Heat oil & fry: heat the oil until it’s 360 F or 182 C (I use a laser thermometer to check the temperature) and then carefully place the donuts in. For mini donuts don’t do more than 5 at a time. If you’re making bigger donuts, do three at a time.

Use a spider spoon to turn the donuts as they cook, once they are browned on both sides transfer to a paper towel lined tray (the paper towel will absorb excess oil).

Glaze: if you want a thick layer of glaze on top, wait until they are completely cool and then make the glaze and spread it on top. If you like a thin layer, you can dip the warm donuts in a thin glaze and it’ll give them a more even coating.

Tips for perfect Buttermilk Donuts

  • I’ve given instructions to let the dough rest overnight in the fridge. If you wish to do this all in one day, you can do the first rise at room temperature for about 2 hours (until the dough has doubled in size).
  • Donuts are best the day of frying, like most homemade breads.
  • A laser thermometer is useful here for knowing the temperature correct for frying – it takes about 10-15 minutes to get up to 360 F.

2023 Update

  • The recipe has been adapted to use brown sugar and brown butter. If you don’t like the idea of either stick with the original that uses 113g of melted butter and 1/4 cup granulated sugar or 3 tablespoons of honey.

Homemade Buttermilk Donut Recipe

Buttermilk Donuts

Soft thick donuts made with brown butter and buttermilk; topped with a buttermilk vanilla bean glaze.
buttermilk donuts
Prep Time: 2 hours
Cook Time: 30 minutes
Rising Time: 4 hours
Yields: 16 small donuts
5 from 2 votes


  • 240g or 1 cup buttermilk
  • 1 packet instant yeast 7g (can sub with active dry yeast)
  • 113g or 1/2 cup butter unsalted
  • 1/2 tsp fine sea salt
  • 1 tsp pure vanilla extract
  • 2 large eggs
  • 50g or 1/4 cup granulated sugar or brown sugar light or dark
  • 500g or 4 cups bread flour, spooned and leveled 500g
  • canola or vegetable oil for frying


  • 1 TB brown butter optional, if you have leftover
  • 260g or 2 cups organic powdered sugar
  • pinch fine sea salt
  • 2-3 TB buttermilk or whole milk
  • 1 tsp pure vanilla extract


  • Brown the butter: In a small frying pan, cook on medium heat until the butter foams, sputters and separates. Once it goes quiet and you can smell nuttiness and see specks of brown at the bottom of the pan, pour it into a heatproof bowl.
  • Make the dough: In the bowl of a stand mixer fitted with a dough hook, place buttermilk and yeast and whisk together. Add the sugar on top and whisk. To the bowl add the eggs, melted or browned butter, vanilla and salt. Stir to combine. Add the flour and knead until dough comes together in a ball. Place dough in an oiled bowl, cover with plastic wrap and set it in the fridge overnight or on the counter for about 2 hours.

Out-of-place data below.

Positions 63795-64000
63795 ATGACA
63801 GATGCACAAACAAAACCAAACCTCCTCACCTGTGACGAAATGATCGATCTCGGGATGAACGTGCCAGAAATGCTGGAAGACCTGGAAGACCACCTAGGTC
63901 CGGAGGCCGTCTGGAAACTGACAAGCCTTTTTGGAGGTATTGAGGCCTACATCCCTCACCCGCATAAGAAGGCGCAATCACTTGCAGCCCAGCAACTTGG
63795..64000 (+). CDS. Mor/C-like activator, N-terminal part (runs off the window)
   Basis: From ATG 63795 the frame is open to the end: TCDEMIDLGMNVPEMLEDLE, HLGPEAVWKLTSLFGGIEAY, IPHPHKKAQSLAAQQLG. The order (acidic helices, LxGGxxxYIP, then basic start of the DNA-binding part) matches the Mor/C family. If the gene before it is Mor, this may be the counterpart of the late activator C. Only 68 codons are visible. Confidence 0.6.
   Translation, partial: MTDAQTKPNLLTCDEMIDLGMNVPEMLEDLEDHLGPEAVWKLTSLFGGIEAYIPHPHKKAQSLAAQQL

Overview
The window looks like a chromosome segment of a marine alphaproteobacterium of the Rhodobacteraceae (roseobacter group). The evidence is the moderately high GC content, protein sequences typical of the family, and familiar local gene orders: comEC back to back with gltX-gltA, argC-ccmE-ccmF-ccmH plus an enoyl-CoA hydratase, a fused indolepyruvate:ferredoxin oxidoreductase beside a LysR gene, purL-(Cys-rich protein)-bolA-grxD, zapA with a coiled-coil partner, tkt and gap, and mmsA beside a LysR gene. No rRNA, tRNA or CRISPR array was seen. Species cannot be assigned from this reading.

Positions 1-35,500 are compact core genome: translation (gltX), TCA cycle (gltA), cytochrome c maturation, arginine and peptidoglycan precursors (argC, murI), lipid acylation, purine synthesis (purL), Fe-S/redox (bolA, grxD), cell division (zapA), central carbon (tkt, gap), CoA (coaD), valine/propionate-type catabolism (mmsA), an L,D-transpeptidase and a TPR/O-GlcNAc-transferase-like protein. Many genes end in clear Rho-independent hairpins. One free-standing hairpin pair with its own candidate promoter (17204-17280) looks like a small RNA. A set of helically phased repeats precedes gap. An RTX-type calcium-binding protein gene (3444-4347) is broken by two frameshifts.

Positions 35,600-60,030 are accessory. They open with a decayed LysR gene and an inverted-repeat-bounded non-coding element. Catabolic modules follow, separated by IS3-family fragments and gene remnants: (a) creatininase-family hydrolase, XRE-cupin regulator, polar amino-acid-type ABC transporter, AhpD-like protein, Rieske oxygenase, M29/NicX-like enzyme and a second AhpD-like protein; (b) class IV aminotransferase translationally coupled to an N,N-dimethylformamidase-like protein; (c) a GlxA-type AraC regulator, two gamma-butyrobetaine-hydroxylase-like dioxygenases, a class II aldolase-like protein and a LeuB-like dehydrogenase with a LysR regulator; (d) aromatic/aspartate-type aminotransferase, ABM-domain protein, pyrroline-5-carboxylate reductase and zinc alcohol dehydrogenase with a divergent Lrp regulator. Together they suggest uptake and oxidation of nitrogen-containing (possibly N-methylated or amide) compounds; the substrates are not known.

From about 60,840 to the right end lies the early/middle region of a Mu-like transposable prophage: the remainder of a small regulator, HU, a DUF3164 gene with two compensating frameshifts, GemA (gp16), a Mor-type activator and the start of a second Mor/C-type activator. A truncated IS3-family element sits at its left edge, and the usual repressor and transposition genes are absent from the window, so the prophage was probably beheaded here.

• After the first rise: Prepare two cookie sheets with parchment paper. Turn the dough onto a well floured surface. Cover the dough in a thin layer of flour. Roll it out to ½ an inch thickness. Use donut cutter (or a biscuit cutter and a piping tip) to punch out donut shapes. Place the donuts on the parchment and set aside in a warm place to rise for about 45 minutes (longer if the dough was cold).
  • Fry the donuts: after about an hour the dough should be room temperature and slightly puffy. Heat a dutch oven deep pot filled with oil (the oil it should reach ⅔ of the pan’s height) to 360 F. Line a cookie sheets with paper towels. Carefully place donuts into the oil and, 3-5 at a time fry them. Using a metal spatula, turn them over a few times until you have a medium brown on both sides (a minute or two per side). Once done, place the donuts on paper towels to remove excess oil.
  • To make the buttermilk topping: whisk ingredients together in a small bowl, when donuts are cool, dunk them face down into the glaze.

Did you make this recipe?

Share & tag me on instagram @buttermilkbysam



Rate + Review

What do you think of this recipe?

Your email address will not be published. Required fields are marked *

Recipe Reviews

  1. Hello. Can I substitute buttermilk with the powdered buttermilk? If so, how many grams and water do I need? Thankyou

  2. Hi, in the first part of number 1, you put buttermilk, yeast, and sugar to activate the yeast? How much sugar? Different than the 1/4 honey I’m assuming?

  3. These look really tasty but I am not seeing the ingredients for the buttermilk vanilla bean glaze????